The rich array of voices in this book reflects the collective intelligence of the emerging movement known as Ecological Medicine. …They seek to heal the tragic split that conventional medicine made from nature and to conjure nature’s own mysterious capacity for self-repair…**
6. Bdolak, Levanah Shell. (1991). Eco-Spirit: A Spiritual Guide to Healing the Planet. New Jersey: Voyant Publishers
Bdolak takes an activist-oriented approach to the problems our planet is facing, and a psychically-trained approach to our spiritual self-transformation. An ecological evaluation includes ourselves, then is followed by grounding and centering, running energy and keeping the aura and chakras clear, working with earth, air, fire and water, and elemental beings. Her visualization exercises, also involve other sensory modes, are easy to follow, and direct towards positive action.
7. Berry, Thomas. The Great Work: Our Way Into the Future. New York: Bell Tower, Crown Publishing, Random House (1999).
Thomas Berry brings immense dignity and moral stature to discussions of humans and ecology. This book challenges 21st century humans to look deeply into what we are creating of our world, into what has happened to us as we lost our connection to nature. He puts ecology into the historical context of the cultural relativism that has dominated Western philosophy for hundreds of years. He speaks of the value of indigenous peoples and women’s wisdom supporting the changes we need to make. He holds up hope that we can restore ourselves to a rightful and sustainable relationship with the Earth, and know our place.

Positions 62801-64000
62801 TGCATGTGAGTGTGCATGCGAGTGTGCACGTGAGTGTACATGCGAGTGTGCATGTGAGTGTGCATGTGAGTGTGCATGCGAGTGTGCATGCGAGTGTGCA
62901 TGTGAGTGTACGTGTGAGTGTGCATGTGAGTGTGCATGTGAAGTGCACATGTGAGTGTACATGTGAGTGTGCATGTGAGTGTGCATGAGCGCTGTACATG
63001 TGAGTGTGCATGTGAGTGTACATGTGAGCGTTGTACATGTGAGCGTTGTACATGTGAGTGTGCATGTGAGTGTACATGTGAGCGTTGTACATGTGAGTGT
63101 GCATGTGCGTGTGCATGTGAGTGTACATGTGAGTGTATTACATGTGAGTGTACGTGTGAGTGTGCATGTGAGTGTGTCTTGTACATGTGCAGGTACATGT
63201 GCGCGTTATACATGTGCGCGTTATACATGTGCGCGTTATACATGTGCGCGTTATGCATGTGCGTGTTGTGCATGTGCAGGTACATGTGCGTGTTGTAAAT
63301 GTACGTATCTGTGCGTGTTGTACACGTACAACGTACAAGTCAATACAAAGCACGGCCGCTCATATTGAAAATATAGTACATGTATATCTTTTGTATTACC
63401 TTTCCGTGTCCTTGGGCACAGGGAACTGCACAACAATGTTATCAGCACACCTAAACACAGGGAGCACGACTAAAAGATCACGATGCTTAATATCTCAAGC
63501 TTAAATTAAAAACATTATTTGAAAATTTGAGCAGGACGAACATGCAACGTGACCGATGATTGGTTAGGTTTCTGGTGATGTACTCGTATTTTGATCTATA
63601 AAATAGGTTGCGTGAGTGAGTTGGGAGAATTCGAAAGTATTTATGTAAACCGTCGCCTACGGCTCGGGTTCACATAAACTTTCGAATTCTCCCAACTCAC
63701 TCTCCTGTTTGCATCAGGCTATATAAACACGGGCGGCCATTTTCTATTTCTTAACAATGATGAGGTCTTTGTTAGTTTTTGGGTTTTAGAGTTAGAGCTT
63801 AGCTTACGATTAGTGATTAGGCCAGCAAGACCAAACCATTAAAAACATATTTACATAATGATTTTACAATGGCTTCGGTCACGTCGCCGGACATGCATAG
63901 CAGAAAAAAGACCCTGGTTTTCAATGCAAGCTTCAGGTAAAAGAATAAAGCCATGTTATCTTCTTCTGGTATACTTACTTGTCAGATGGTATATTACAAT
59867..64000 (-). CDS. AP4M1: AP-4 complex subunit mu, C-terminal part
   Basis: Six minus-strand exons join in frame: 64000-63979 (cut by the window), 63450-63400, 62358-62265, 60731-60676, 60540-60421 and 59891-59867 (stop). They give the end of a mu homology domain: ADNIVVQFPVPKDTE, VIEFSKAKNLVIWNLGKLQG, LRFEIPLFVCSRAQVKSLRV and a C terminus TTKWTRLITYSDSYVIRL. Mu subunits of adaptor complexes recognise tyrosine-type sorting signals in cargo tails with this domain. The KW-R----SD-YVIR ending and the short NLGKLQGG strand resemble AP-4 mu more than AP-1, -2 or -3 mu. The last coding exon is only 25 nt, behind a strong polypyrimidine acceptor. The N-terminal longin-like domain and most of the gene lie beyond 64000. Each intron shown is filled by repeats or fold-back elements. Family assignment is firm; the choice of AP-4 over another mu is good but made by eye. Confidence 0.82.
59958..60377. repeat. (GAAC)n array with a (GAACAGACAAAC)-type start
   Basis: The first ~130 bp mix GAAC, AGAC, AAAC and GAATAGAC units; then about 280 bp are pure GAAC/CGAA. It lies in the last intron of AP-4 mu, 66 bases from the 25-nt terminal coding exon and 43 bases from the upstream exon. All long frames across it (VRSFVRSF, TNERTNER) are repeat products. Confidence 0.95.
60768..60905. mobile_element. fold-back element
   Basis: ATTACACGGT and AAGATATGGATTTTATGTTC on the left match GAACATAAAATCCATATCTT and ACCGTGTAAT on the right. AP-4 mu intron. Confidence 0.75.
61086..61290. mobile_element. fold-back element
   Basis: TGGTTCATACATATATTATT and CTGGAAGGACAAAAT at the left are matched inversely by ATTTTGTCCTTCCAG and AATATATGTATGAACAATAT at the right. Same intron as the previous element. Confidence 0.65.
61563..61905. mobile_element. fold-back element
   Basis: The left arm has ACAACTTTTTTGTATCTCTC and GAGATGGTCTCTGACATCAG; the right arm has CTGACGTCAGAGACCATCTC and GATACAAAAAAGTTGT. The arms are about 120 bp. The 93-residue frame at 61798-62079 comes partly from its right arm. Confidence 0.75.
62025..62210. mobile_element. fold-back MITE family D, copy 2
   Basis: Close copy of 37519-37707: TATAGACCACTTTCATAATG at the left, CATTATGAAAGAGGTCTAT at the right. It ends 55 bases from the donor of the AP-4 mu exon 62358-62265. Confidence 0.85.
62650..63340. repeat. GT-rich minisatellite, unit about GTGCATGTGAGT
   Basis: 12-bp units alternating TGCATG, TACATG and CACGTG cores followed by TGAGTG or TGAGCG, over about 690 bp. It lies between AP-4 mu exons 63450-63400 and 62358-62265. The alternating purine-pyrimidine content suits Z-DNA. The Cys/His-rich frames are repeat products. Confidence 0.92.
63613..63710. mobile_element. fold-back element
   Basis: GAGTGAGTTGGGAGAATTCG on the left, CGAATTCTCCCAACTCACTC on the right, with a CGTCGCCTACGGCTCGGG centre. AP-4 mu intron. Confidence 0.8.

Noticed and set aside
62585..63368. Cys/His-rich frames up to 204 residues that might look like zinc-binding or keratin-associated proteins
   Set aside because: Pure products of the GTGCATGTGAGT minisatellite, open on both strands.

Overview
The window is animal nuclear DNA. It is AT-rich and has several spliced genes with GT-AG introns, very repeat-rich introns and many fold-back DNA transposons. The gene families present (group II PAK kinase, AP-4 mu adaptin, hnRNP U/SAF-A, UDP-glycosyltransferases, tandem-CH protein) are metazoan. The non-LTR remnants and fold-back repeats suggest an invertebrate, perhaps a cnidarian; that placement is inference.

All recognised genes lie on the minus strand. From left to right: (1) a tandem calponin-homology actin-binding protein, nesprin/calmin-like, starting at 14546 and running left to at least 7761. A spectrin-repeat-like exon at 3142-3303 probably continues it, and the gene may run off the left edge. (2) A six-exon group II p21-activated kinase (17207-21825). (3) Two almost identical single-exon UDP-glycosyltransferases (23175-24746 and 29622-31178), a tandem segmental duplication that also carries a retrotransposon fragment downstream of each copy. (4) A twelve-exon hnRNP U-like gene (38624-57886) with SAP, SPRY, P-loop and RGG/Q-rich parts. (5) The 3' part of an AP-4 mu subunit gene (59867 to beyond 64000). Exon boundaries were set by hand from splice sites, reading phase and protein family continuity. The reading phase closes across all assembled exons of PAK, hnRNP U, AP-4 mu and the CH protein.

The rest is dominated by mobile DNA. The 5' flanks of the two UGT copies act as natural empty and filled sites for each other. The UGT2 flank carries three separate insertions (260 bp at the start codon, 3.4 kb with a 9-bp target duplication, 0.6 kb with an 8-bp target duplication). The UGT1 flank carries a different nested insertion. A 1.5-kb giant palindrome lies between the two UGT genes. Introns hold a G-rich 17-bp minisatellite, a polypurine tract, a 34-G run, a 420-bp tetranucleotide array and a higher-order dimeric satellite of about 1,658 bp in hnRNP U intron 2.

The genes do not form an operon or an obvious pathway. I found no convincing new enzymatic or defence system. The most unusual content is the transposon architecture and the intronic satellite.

Berry includes an extensive bibliography at the end.
8. Bloom, William. (1987, 1993). Devas, Fairies and Angels: A Modern Approach. Glastonbury: Gothic Image Publications.
Originally written as a study paper for the Findhorn Foundation.
9. Bloom, William. (1998, 2001). Working with Angels, Fairies and Nature Spirits. Piatkus Publishers
I find this book to be highly educational, and a refreshing blend of the most sensible approaches to working with devas that I have ever read, with no wasted words. What he states so closely parallels my experiences and the way I like to teach, that I was thrilled to have finally discovered this book. I highly recommend it.
10. Boone, J Allen. (1954). Kinship With All Life. San Francisco: Harper-Collins.